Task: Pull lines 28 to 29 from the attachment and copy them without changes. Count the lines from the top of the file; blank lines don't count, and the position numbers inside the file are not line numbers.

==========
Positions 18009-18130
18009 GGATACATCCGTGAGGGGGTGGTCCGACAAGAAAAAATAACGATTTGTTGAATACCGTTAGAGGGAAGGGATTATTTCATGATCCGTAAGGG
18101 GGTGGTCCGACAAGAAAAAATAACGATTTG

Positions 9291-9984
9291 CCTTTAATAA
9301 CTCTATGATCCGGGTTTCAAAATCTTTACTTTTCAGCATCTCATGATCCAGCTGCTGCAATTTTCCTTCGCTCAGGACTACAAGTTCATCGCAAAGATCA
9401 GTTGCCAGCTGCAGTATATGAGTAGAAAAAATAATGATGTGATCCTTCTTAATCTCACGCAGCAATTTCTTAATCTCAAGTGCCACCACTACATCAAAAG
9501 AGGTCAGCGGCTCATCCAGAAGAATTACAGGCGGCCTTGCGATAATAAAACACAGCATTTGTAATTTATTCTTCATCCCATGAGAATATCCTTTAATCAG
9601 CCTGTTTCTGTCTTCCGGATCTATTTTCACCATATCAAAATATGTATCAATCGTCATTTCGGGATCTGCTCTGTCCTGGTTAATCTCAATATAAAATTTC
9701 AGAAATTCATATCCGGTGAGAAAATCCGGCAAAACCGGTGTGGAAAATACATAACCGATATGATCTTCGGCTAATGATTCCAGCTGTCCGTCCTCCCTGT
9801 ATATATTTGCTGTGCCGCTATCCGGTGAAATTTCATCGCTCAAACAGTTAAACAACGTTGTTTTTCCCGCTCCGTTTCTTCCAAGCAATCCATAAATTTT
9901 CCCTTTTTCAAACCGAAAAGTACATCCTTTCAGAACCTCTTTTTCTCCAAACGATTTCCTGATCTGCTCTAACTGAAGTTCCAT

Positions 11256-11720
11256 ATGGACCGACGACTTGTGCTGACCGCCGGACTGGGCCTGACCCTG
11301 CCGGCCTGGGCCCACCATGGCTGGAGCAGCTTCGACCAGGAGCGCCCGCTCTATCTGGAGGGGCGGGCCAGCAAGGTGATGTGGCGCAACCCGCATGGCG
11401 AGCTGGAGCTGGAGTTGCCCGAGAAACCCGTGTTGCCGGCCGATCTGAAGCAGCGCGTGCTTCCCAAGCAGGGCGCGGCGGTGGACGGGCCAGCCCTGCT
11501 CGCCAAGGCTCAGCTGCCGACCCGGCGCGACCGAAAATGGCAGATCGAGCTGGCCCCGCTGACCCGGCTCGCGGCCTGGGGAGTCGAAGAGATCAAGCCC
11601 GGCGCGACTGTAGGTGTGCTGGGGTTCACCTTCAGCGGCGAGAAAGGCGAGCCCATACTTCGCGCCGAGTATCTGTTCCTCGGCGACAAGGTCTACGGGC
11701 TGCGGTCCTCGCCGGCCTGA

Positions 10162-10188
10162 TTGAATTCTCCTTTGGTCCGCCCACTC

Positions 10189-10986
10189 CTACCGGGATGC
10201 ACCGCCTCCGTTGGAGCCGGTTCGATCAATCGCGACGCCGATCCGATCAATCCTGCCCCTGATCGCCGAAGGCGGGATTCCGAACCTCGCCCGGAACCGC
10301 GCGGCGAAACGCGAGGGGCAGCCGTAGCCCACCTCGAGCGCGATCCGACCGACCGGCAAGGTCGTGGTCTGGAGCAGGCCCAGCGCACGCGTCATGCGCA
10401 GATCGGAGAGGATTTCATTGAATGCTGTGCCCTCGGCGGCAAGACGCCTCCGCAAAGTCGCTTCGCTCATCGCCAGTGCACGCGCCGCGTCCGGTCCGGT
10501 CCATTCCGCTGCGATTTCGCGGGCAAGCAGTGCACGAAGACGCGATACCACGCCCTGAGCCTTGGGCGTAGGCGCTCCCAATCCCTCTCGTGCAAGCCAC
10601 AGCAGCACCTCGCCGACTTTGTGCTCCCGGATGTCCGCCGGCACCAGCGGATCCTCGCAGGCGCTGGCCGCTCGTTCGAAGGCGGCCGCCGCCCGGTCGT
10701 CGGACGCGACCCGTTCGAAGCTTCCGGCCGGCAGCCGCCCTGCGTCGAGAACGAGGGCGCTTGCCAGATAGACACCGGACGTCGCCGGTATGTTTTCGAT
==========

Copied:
10601 AGCAGCACCTCGCCGACTTTGTGCTCCCGGATGTCCGCCGGCACCAGCGGATCCTCGCAGGCGCTGGCCGCTCGTTCGAAGGCGGCCGCCGCCCGGTCGT
10701 CGGACGCGACCCGTTCGAAGCTTCCGGCCGGCAGCCGCCCTGCGTCGAGAACGAGGGCGCTTGCCAGATAGACACCGGACGTCGCCGGTATGTTTTCGAT